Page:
In The Adventure of the Dancing Men, a simple substitution cipher is used between a woman and her former lover. The total corpus written in this cipher was slight, consisting of a handful of very short and elliptical exchanges, a dozen words in total, such that in real life someone hoping to decrypt them might need a lucky break.
Doyle let me down a bit, here. Although Holmes is known for his happy insights and for following hunches, I found the account of his decryption of this cipher to be somewhat unconvincing.
He starts by assuming that the most common letter is E, which is fair enough: in such a short body of work it might _not_ be but it is a reasonable place to start.
He then gets to:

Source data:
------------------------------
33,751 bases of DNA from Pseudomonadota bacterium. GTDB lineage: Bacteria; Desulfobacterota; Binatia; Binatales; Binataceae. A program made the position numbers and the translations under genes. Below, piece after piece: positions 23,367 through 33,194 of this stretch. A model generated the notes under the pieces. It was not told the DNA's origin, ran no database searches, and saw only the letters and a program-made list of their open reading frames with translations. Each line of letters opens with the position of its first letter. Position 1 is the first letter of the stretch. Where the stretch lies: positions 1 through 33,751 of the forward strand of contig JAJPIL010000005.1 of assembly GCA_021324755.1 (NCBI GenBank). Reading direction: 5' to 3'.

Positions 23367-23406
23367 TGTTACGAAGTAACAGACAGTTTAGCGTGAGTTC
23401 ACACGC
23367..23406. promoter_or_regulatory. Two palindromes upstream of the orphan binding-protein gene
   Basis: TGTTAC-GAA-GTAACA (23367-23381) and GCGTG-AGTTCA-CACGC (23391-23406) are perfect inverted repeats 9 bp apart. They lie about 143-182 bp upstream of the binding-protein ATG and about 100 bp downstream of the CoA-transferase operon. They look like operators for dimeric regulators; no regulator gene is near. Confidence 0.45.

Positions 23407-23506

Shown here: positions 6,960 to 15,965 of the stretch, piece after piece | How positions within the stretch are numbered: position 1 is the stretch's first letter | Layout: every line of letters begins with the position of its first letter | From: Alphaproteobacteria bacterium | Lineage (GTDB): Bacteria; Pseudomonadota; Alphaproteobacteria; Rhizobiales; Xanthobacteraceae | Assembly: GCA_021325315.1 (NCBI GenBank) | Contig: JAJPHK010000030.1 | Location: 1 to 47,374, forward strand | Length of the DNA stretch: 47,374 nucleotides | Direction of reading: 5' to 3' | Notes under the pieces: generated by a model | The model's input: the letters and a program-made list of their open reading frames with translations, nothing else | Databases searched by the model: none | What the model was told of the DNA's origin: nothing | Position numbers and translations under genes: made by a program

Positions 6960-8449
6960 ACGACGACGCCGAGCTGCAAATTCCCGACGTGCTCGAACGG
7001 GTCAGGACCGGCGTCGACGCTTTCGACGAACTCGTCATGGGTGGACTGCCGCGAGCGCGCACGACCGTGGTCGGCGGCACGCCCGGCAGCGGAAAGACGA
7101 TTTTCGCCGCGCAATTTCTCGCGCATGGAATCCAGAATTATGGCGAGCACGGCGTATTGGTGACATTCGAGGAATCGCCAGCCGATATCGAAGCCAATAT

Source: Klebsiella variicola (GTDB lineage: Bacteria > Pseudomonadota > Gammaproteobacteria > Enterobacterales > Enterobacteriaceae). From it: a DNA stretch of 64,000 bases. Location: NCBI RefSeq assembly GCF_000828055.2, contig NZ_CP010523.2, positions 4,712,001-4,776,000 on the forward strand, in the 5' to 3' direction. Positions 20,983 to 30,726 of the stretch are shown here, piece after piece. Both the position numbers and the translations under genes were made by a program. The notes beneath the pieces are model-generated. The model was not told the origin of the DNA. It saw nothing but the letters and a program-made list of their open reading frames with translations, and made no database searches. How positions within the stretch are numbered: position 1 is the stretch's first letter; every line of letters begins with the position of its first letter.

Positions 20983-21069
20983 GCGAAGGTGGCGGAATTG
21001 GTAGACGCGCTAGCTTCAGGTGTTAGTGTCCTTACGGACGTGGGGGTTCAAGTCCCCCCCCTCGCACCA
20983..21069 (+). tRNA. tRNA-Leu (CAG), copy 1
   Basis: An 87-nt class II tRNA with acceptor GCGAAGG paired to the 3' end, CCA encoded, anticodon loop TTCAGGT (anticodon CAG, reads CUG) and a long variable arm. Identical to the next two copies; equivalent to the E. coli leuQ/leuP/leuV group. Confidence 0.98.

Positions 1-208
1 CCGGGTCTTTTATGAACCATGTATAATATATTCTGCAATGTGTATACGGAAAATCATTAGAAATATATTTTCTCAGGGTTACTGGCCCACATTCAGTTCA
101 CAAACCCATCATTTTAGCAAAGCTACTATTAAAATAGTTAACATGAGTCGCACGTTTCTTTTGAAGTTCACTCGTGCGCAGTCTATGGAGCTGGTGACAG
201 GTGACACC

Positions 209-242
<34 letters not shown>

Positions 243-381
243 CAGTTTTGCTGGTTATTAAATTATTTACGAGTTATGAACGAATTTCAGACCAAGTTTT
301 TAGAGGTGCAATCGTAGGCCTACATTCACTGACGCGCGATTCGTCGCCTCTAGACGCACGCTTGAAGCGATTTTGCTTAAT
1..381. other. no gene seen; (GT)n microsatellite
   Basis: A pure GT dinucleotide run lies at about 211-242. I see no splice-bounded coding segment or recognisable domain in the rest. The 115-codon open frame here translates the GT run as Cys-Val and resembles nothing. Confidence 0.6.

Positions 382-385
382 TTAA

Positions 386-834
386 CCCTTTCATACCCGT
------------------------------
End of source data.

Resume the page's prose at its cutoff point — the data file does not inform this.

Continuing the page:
“Now in a single word I have already got the two E’s coming second and fourth in a word of five letters. It might be ‘sever’ or ‘lever’ or ‘never’. There can be no question that the latter as a reply to an appeal is far the most probable, and the circumstances pointed to its being a reply written by the lady.”
Well, yes it might be ‘sever’, ‘lever’, or ‘never’. It might also be ‘Helen’ or ‘Peter’ or ‘rebel’ or ‘renew’ or ‘seven’ or ‘jewel’ or ‘leper’ or ‘semen’ or ‘fever’ or any of hundreds of words. English isn’t short on five letter words with the 2nd and 4th letters being E.
Also: the latter of three? Tut tut.